Following a spate of negative incidents on the cricket field recently, the International Cricket Council (ICC) has strengthened its Code of Conduct to improve the standards of the game like never before.
The ICC has listed new offences under its Code of Conduct, each one punishable via a fine, suspension or both.
ICC has introduced three levels of sanctions (Level 1, 2 and 3) which will be decided by the match referees on the basis of the offence committed by a player.
Additionally, here are the things which were discussed by the ICC board members:
- The maximum sanction for a Level 3 offence has been increased from 8 suspension points to 12 suspension points (equivalent to 6 Test matches or 12 ODIs).
- Match referees will now hear Level 1, 2 and 3 charges with a Judicial Commissioner only hearing Level 4 charges and appeals.
- Players or support staff wanting to appeal a decision will now be required to lodge an appeal fee in advance which will be fully refundable if the appeal is successful.
- Stump microphone guidelines will also be changed to allow the stump microphone audio to be broadcast at any time, including when the ball is dead.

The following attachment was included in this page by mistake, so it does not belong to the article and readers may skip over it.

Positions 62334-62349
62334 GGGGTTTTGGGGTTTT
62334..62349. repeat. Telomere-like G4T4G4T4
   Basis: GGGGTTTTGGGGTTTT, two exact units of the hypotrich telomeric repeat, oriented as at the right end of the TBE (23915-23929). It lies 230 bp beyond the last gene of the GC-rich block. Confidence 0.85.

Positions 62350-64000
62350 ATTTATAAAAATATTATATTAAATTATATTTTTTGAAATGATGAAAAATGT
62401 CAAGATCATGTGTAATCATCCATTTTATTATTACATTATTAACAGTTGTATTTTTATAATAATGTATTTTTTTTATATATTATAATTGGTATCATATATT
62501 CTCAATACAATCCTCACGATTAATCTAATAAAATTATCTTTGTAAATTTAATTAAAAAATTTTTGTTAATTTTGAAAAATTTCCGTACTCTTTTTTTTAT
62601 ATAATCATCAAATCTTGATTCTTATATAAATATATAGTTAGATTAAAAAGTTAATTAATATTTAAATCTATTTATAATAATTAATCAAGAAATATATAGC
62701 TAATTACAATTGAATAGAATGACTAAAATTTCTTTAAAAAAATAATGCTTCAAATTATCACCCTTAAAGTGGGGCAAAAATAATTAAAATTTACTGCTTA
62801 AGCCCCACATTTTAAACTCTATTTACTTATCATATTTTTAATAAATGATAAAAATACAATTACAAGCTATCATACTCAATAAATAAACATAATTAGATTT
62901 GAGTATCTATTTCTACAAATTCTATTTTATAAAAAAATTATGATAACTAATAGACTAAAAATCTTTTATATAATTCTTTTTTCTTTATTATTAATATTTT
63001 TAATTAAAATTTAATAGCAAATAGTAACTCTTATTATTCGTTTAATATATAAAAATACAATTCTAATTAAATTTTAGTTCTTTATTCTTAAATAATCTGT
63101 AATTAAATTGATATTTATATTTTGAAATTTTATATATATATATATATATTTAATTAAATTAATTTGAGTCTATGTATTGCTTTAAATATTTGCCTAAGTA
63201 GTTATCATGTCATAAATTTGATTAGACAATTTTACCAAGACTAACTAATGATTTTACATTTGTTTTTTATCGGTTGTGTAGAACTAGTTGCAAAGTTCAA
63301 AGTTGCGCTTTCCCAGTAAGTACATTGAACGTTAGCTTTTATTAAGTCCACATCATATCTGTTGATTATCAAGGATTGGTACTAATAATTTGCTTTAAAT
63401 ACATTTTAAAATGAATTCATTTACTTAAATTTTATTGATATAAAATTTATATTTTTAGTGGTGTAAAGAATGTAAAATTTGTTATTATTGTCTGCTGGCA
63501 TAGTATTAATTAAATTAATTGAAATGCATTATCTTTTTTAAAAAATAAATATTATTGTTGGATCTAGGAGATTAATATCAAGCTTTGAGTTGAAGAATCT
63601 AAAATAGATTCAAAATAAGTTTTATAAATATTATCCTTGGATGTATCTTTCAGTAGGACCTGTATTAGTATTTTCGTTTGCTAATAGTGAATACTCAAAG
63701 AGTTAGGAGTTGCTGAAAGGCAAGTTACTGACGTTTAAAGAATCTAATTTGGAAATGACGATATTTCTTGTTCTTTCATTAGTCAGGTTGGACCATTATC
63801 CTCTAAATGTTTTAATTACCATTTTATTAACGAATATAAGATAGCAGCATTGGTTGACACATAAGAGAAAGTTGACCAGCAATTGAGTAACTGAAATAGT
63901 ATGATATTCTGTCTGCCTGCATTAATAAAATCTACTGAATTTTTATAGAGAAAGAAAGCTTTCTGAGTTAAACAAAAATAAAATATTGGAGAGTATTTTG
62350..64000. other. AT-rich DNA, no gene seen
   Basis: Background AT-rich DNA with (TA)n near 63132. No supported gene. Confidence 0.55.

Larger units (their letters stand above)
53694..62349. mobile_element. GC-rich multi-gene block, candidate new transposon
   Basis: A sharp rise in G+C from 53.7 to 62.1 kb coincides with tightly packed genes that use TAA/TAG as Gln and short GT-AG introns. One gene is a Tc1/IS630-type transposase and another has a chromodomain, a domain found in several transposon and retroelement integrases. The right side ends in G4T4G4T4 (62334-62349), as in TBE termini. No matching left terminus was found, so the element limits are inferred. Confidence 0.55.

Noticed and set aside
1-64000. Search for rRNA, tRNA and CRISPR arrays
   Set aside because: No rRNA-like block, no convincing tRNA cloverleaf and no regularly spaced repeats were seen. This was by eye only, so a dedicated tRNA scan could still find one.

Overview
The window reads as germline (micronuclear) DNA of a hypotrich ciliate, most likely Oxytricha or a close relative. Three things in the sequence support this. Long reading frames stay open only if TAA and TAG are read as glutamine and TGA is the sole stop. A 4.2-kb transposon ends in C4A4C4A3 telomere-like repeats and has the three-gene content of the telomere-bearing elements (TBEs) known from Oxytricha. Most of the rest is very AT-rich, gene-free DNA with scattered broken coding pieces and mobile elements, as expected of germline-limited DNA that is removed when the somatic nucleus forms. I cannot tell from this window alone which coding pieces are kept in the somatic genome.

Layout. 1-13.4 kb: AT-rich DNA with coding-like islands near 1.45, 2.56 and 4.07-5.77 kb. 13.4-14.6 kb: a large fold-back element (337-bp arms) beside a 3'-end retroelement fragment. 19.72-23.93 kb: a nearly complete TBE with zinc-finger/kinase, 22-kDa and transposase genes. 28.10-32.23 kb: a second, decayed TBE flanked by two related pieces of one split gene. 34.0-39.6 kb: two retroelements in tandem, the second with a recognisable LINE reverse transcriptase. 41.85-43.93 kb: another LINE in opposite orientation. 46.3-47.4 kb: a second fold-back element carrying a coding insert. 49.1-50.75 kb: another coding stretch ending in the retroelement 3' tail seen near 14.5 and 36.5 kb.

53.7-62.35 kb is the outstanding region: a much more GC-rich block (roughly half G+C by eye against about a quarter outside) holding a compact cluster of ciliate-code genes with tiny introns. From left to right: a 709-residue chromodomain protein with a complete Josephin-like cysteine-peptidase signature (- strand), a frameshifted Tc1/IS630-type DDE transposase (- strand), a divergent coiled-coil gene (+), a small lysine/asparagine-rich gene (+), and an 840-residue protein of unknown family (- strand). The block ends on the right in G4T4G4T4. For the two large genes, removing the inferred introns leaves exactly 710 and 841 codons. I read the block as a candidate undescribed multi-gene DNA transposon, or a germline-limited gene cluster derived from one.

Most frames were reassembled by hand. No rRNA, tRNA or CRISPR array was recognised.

ICC Chairman Shashank Manohar said:
It has been a productive week of meetings here in Dublin and it has been good to have all ICC Members in attendance at our 75th Annual Conference. I and my fellow Board directors were unanimous in supporting the recommendations of the Cricket Committee and Chief Executives’ Committee to drive improved behavior across our sport.
It is vital that there is a strong deterrent to both players and administrators to ensure we have high standards of conduct in our game. We have more than a billion fans and we must not give any of them any reason to doubt the high levels of integrity within our sport.
Code of Conduct
The ICC Board fully supported the Chief Executives’ Committee and Cricket Committee recommended changes to the Code of Conduct. This includes the introduction of the following new offences and the change in level of some existing offences.
|Attempting to gain and unfair advantage (cheating, other than ball-tampering *||2, 3|
|Personal abuse *||2, 3|
|Audible obscenity *||1|
|Disobeying an umpire’s instructions *||1|
|Changing the condition of the ball||3 (from 2)|
*denotes new offence
The Board also agreed to consider how Member Boards can be held liable for its players’ behavior with appropriate sanctions to be imposed on boards when the accumulated number of offences by its players exceed certain thresholds. All of the above will be incorporated into the Code of Conduct for adoption later this year.
CEC also agreed to make changes to the way tours are conducted as part of a collective effort to build a culture of respect in the game. This includes the philosophy that the touring team should be treated as guests in the country with the standard of accommodation, travel and catering equal to that which the home team receives.